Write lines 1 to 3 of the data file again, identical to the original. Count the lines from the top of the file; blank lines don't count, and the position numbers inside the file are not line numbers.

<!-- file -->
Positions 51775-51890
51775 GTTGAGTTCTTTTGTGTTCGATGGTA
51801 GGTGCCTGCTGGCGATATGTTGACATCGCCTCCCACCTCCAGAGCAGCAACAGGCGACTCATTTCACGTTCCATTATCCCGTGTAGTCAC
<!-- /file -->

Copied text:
Positions 51775-51890
51775 GTTGAGTTCTTTTGTGTTCGATGGTA
51801 GGTGCCTGCTGGCGATATGTTGACATCGCCTCCCACCTCCAGAGCAGCAACAGGCGACTCATTTCACGTTCCATTATCCCGTGTAGTCAC